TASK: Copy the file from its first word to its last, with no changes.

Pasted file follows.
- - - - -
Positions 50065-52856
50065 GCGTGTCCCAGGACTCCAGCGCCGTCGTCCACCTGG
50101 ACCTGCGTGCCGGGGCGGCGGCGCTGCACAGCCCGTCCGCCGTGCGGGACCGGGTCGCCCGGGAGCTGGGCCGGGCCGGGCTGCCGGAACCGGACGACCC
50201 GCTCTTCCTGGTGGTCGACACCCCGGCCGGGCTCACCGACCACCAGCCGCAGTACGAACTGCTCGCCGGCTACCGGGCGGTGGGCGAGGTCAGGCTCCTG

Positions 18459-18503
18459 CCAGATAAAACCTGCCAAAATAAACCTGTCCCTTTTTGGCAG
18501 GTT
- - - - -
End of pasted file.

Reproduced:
Positions 50065-52856
50065 GCGTGTCCCAGGACTCCAGCGCCGTCGTCCACCTGG
50101 ACCTGCGTGCCGGGGCGGCGGCGCTGCACAGCCCGTCCGCCGTGCGGGACCGGGTCGCCCGGGAGCTGGGCCGGGCCGGGCTGCCGGAACCGGACGACCC
50201 GCTCTTCCTGGTGGTCGACACCCCGGCCGGGCTCACCGACCACCAGCCGCAGTACGAACTGCTCGCCGGCTACCGGGCGGTGGGCGAGGTCAGGCTCCTG

Positions 18459-18503
18459 CCAGATAAAACCTGCCAAAATAAACCTGTCCCTTTTTGGCAG
18501 GTT